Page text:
Rick Plasterer

Rick Plasterer

Rick Plasterer is a staff writer for IRD concerned particularly with domestic religious liberty. He attended Eastern Mennonite College (now University) receiving a B.A. degree in history and sociology, and an M.S. in library science from Drexel University.



Italy Vatican Pope

Practicing What the Church Teaches

July 22, 2014

The great danger for believers convinced of the clear statements of Christ and the apostles on marriage, the family, and sexuality is that the Synod will recommend that formal sanction be given to the practical acceptance of people not conforming to Christ’s teaching, without any change in their lives.

Archbishop of the Archdiocese of Louisville His Excellency Josep

The Freedom to Serve

July 9, 2014

To live out the Catholic faith at least, as the First Amendment clearly supports in its guarantee of the “exercise of religion,” it must be possible to engage in charitable activity in the world. If one cannot act according to the standards of one’s particular faith, such activity is not a distinct “exercise of religion.”

Robert Gagnon

The Depth of the Biblical Doctrine of Marriage and Morality

June 26, 2014

The case rests not on a few scattered verses in the Bible, as is often claimed, nor is it foreign to the teaching of Jesus, but is integral to Jesus’ teaching and the doctrine of the Kingdom of God. To live showing love for God and godliness fit for the Kingdom of God is to live in accordance with the understanding of marriage and morality that recognizes Jesus’ kingship, to reject this teaching is to be unfit for the Kingdom.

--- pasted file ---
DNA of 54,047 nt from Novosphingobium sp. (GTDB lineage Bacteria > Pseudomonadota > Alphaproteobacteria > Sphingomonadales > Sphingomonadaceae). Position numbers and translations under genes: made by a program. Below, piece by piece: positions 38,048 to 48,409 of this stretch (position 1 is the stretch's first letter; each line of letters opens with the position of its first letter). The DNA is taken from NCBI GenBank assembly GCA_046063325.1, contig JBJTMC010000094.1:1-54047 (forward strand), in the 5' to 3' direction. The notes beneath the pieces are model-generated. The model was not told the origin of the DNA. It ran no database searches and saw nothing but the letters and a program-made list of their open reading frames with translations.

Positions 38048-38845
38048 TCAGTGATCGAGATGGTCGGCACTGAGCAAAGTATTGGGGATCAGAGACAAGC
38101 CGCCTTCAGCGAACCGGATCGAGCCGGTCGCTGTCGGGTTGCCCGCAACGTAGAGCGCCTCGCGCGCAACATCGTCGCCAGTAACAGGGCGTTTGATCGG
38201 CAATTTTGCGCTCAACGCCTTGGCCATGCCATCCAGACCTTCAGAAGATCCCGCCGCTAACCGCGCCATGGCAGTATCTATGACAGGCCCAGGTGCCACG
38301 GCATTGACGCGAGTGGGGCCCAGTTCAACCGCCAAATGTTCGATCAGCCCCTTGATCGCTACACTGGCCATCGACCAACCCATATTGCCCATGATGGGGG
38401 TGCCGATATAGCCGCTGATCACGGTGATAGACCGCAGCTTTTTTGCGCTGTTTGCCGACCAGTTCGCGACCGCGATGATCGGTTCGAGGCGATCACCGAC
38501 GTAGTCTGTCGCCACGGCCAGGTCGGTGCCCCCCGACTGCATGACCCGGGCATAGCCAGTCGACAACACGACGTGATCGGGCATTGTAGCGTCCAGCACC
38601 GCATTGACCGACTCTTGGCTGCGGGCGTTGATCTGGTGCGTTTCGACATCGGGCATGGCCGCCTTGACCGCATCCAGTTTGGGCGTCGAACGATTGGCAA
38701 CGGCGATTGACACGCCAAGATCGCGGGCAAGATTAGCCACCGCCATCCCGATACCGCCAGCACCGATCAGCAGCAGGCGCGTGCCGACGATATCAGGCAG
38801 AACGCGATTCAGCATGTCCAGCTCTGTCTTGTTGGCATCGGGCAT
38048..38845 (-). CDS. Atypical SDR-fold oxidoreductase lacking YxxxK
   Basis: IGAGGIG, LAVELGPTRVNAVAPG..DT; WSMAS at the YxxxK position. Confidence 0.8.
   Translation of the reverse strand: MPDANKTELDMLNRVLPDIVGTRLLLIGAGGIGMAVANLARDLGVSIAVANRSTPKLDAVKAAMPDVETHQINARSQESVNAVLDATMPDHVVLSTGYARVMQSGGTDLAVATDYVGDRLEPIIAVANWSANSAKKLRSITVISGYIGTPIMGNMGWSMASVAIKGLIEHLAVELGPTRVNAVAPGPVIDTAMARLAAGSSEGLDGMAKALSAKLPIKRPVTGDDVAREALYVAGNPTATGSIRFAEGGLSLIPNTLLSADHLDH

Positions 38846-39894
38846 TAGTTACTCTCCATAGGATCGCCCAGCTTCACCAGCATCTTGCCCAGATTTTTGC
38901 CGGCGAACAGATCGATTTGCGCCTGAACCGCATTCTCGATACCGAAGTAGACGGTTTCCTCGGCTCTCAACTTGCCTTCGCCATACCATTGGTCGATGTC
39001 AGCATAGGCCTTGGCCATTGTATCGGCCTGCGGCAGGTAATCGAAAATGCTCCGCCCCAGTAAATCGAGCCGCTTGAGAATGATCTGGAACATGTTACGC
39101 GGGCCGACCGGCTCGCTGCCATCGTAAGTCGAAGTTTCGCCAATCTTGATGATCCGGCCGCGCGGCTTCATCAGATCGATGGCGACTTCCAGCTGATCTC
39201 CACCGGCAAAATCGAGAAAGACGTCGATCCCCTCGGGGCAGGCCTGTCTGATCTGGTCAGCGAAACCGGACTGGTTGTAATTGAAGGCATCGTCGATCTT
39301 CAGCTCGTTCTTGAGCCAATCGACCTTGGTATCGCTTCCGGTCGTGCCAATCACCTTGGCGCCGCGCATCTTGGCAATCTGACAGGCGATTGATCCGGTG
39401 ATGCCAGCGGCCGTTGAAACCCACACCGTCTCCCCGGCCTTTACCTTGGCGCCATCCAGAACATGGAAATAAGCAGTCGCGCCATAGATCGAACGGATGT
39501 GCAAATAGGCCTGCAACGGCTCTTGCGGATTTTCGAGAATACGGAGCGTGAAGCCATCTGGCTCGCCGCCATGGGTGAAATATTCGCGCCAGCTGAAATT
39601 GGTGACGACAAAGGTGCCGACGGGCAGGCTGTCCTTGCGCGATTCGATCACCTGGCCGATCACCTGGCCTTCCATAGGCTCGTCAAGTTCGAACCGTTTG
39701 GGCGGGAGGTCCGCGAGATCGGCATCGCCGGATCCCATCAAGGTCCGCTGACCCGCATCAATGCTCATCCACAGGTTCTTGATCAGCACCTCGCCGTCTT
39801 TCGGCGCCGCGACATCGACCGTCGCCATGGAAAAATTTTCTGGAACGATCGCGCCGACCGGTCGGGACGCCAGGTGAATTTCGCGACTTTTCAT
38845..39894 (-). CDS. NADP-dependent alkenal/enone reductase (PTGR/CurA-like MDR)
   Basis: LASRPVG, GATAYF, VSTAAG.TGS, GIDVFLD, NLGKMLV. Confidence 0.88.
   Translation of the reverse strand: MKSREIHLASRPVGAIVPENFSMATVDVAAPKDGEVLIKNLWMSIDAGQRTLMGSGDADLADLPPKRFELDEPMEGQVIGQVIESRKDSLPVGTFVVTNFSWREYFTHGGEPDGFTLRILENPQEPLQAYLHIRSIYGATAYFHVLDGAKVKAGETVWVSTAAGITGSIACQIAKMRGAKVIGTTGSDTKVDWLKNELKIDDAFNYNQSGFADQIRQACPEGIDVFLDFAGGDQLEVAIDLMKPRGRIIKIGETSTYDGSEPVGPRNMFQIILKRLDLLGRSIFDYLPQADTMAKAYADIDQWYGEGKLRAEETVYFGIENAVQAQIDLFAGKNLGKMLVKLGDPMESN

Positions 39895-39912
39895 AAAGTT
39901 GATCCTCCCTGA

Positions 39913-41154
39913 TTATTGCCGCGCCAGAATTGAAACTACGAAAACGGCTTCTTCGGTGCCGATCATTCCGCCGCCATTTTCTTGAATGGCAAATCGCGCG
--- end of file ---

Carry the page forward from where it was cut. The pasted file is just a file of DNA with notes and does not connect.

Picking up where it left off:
India: a Looming New Arena for Religious Persecution

June 7, 2014

A new arena in which religious freedom is attacked, involving both legal prohibitions and violence, may well have opened up in India with the overwhelming election of the Hindu nationalist Bharatiya Janata Party (BJP) and its leader, Narendra Modi, as Prime Minister.

Church in Ruins

“No Establishment” and the Loss of State Neutrality

May 23, 2014

The principle of “no establishment of religion,” firmly emblazoned in the mind of the American public from Supreme Court decisions of recent decades, beginning with the Everson decision of 1947, which established “strict separation” of church and state, seems to assert state neutrality with respect to individual religions and their values, but in fact has been developed to favor irreligion as against religion in general or any particular religion.

Law in Conflict with Morality

Christian Duty and Secular Law

May 12, 2014

Christians must defend both their unconditional obedience to God and a correct understanding of freedom … for all traditional Christians, freedom is understood not as personal autonomy, but as freedom to make the right choice … Obedience to God in both words and action is, most importantly, the only way to fulfill our duty to God, but also the most effective way of eventually restoring religious freedom.

Philosophy of Religious Freedom

The Philosophy of Religious Freedom

May 1, 2014